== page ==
(formerly IRIN News) Journalism from the heart of crises

WHO declares country polio-free (again)

The border crossing between Nepal and India outside the Nepalese town of Nepalganj. The border between the two countries is more than 1750 kilometres long and remains argely porous
David Swanson/IRIN

The World Health Organization (WHO) has declared Nepal polio-free following a six-month period of no reported infections.



“This is an example of what can be achieved by emphasizing the importance of routine immunization, high quality mass vaccination campaigns and a sensitive surveillance system,” William Schluter, WHO medical officer for the expanded programme on immunization, told IRIN.



Endemic transmission of the debilitating virus was interrupted in 2000 - at which point Nepal was polio-free for the next four years, he said.



Between 2005 and 2008, 20 cases were reported due to cross-border transmission. In 2009, the country was again polio-free.



In 2010 six cases were reported, following two separate importations of the virus from the Indian state of Bihar, he said. In February, a single case outbreak occurred in Mahottari District, followed by a second outbreak in Rautahat District (both districts are on the border with India); the most recent case was reported on 30 August 2010.



Nepal conducted 10 rounds of polio campaigns, including two nationwide campaigns in April and May 2010, reaching some 4.5 million under-five children in each campaign. In June about half that number were reached, and there were seven sub-national rounds in districts deemed to be most at risk.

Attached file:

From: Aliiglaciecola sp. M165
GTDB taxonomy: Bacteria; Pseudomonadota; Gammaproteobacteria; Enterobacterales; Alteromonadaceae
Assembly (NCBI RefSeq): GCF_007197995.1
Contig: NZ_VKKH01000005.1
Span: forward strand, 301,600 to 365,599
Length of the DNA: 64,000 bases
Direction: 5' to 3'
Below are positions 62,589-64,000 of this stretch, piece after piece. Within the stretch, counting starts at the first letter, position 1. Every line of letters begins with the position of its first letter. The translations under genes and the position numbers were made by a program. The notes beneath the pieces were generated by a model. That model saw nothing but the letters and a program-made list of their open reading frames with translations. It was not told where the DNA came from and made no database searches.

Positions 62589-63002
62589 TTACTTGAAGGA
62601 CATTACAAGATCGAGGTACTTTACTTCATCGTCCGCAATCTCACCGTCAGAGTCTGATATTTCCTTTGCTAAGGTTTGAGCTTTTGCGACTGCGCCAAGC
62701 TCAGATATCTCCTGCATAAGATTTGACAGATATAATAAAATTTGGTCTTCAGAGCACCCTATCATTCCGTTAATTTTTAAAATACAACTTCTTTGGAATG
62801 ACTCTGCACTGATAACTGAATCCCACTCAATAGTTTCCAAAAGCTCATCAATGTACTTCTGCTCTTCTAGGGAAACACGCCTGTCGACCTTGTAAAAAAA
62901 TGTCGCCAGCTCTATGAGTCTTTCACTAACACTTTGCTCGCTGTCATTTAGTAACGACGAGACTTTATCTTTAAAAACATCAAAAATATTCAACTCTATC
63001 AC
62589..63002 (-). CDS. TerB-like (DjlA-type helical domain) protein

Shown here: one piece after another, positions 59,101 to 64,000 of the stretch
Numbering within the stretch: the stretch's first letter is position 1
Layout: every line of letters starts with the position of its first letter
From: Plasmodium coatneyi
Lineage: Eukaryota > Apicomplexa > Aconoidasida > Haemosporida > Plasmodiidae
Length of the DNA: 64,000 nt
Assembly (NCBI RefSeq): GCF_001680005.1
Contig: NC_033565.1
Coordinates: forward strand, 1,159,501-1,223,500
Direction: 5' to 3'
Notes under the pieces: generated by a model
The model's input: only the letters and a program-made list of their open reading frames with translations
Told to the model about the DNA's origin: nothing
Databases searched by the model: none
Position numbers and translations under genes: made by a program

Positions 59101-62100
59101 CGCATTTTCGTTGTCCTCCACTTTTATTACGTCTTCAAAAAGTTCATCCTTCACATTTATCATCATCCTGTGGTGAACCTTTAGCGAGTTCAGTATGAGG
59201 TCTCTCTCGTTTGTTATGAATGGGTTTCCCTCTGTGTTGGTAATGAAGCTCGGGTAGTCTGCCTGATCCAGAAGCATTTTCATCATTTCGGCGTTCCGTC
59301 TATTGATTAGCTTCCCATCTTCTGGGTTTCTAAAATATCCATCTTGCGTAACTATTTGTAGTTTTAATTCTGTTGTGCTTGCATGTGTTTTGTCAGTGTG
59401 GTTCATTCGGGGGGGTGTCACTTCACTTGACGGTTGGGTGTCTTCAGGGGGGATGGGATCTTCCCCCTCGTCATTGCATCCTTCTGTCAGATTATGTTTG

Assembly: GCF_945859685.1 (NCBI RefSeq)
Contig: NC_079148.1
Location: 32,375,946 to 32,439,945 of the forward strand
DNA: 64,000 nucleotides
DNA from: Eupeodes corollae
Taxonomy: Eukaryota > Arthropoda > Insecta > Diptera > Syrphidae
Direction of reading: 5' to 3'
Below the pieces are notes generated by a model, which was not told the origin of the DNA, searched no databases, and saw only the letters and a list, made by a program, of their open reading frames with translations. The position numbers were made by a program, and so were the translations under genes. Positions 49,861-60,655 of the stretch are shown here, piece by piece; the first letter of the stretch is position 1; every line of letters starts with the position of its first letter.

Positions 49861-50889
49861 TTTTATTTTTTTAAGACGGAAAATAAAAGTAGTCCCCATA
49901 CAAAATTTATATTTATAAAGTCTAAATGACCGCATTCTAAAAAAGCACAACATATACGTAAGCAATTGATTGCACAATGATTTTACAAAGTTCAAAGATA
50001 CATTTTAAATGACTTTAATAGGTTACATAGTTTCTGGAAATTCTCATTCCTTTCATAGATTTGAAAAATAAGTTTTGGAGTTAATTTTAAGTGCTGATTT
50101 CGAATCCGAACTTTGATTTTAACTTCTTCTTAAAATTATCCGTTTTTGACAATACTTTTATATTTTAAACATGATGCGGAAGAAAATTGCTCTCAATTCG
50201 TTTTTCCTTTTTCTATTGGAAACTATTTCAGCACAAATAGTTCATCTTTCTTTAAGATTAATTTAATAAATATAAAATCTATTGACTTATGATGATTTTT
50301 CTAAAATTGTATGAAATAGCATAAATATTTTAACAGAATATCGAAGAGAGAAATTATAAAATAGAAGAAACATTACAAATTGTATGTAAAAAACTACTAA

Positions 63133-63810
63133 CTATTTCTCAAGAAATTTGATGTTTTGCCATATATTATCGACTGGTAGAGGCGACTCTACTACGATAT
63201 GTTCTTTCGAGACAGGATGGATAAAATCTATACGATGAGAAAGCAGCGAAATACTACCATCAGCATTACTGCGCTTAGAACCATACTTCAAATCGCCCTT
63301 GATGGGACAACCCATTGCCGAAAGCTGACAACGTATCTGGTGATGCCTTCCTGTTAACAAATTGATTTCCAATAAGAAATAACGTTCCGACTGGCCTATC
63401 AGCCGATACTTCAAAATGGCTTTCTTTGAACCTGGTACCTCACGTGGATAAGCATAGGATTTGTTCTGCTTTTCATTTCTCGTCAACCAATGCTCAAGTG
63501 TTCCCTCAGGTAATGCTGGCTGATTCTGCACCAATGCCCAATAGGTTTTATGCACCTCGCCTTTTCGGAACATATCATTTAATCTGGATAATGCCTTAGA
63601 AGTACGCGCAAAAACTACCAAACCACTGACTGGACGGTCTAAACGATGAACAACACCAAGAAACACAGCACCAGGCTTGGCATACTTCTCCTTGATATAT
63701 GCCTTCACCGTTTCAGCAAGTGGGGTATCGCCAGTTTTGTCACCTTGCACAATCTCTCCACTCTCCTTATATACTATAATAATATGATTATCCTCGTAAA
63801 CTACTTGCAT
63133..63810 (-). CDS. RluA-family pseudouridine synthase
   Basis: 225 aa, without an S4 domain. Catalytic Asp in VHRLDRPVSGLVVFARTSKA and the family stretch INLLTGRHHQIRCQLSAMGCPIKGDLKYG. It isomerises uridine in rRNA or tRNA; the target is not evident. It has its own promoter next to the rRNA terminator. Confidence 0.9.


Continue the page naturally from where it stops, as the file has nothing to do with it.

But despite the successes, the risk of further cross-border infections remains, Schluter said, pointing out that there is a constant flow of goods and services across the 1,690km Nepal-India border.



“We need to interrupt the transmission of the virus, but unprecedented progress was made in India in 2010,” he said. India hopes to interrupt endemic transmission by the end of 2011.



The world’s success in eradicating polio depends on four countries where the virus remains endemic - Afghanistan, India, Nigeria, and Pakistan - down from 125 in 1988, WHO says.



In 2009-2010, 23 previously polio-free countries were re-infected due to virus importation, WHO reports.



According to the Global Polio Eradication Initiative, Nepal will continue to be at high risk of re-infection until all endemic polio transmission across borders has been successfully interrupted.



A nationwide anti-polio drive netted 4.5 million children aged 0-5 on 12-13 February 2011; a second round is due to take place on 12-13 March. No cases have been reported so far this year, WHO says.



ds/cb

Share this article
Join the discussion

Support our work

Donate now

advertisement

advertisement